Various organic dye materials have been proposed for use in the recording layers of CD-Rs and DVD-Rs. Some of these materials that have already been put to practical use are such that the long wavelength region of their absorption spectrum corresponds to the wavelength of the recording/reproducing laser light and the requirements for both the high refractive index (n>2.0) and the proper extinction coefficient (0.01<k<0.10) are met in the long wavelength region. When the recording laser light is irradiated onto the recording layer, the organic dye material absorbs the light and as a result, melts or degrades, which in turn causes the refractive index of the recording layer to decrease from a relatively high value to a relatively low value. As a result, recording pits are formed to record information. To subsequently reproduce the recorded information, the reproducing laser is shone onto the recording layer and the information is read by taking advantage of the difference in the reflective index with respect to the laser light between the recording pit and the surrounding non-recording area.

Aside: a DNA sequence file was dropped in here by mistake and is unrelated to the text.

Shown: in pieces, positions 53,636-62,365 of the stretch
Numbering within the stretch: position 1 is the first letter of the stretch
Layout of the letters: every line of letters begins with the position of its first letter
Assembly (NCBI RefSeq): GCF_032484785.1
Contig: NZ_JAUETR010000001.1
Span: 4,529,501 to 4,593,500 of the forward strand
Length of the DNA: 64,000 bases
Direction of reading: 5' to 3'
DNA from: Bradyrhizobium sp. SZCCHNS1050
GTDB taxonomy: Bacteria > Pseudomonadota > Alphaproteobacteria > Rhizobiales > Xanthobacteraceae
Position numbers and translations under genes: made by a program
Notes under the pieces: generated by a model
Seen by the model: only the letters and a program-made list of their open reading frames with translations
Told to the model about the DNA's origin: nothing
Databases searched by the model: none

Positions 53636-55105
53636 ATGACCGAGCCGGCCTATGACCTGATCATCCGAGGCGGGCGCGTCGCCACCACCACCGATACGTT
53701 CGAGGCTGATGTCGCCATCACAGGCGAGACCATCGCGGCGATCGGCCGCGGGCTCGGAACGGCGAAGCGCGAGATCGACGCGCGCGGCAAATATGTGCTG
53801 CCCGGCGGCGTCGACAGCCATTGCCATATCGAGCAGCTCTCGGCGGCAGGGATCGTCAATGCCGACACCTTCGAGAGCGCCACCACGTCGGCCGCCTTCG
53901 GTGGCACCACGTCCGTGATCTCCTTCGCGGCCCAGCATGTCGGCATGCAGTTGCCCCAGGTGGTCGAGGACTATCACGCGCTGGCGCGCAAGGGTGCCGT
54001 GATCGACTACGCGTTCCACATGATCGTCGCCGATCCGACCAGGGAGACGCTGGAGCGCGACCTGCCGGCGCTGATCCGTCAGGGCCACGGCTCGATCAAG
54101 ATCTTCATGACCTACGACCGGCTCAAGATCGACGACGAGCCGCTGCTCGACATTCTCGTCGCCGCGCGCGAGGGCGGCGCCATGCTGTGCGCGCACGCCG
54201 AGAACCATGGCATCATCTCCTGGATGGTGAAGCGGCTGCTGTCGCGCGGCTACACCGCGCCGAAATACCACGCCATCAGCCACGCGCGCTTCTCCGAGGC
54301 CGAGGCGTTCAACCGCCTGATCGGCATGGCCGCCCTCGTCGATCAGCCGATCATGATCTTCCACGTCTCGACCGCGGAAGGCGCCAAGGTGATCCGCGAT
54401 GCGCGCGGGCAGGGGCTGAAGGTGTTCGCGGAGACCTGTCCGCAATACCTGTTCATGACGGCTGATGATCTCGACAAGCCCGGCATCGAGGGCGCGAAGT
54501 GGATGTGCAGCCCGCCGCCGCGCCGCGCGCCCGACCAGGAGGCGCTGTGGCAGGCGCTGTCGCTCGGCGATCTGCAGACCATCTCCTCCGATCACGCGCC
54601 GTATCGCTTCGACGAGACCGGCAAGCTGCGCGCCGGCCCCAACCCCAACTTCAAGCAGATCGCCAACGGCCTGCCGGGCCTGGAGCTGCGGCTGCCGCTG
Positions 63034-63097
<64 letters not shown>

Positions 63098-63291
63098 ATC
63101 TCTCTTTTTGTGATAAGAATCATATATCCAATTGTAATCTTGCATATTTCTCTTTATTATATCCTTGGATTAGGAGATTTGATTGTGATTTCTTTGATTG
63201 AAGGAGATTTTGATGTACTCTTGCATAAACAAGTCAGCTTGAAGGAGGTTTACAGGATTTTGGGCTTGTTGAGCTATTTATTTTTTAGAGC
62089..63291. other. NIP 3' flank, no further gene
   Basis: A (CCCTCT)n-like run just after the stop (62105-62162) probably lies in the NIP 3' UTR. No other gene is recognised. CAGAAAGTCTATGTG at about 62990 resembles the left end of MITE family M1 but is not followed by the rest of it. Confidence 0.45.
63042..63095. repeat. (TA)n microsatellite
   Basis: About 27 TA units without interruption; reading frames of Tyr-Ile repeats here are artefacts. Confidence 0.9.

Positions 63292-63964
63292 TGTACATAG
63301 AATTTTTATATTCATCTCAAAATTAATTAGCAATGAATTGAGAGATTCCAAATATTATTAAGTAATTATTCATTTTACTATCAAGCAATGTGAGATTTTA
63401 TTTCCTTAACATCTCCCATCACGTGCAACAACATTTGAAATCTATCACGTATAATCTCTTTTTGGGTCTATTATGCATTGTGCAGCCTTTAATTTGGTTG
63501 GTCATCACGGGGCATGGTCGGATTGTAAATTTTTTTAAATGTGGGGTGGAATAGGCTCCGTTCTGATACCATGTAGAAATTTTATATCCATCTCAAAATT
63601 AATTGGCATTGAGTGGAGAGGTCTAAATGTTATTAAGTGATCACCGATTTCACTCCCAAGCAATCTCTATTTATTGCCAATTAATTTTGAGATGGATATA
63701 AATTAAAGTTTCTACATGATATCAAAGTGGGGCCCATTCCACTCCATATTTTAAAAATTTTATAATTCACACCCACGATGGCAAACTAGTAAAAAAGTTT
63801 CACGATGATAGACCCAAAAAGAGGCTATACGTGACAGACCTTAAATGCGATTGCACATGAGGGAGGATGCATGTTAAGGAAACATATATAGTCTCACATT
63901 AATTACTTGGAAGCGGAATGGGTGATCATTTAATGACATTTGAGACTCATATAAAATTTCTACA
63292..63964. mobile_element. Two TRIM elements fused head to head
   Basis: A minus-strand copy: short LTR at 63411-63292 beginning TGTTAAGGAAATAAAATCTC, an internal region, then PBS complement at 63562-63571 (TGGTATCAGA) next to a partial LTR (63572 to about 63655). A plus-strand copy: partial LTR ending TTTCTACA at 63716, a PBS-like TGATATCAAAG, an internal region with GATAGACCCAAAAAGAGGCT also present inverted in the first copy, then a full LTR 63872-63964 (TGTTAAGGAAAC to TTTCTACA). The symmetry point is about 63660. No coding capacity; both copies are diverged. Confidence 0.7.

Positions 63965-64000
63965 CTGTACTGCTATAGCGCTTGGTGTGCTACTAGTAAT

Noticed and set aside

CD-Rs and DVD-Rs are both required to have a high reflective index in order to ensure compatibility with CD-ROMs (read-only memory) and DVD-ROMs, both of which have a high reflective index. However, the organic dye material that has a refractive index of 2<n<3 and an extinction coefficient of 0.01<k<0.10 cannot provide a desired high reflective index by itself. For this reason, CD-Rs and DVD-Rs include a highly reflective metal reflection layer on one side of the recording layer opposite from the side exposed to the laser light. In short, for the purpose of ensuring a high reflective index and a high modulation and thus ensuring the compatibility with ROMs, CD-Rs and DVD-Rs both employ an organic dye material that, when illuminated with light in the wavelength range of the recording/reproducing laser, melts or degrades to change its refractive index from a relatively high value to a relatively low value.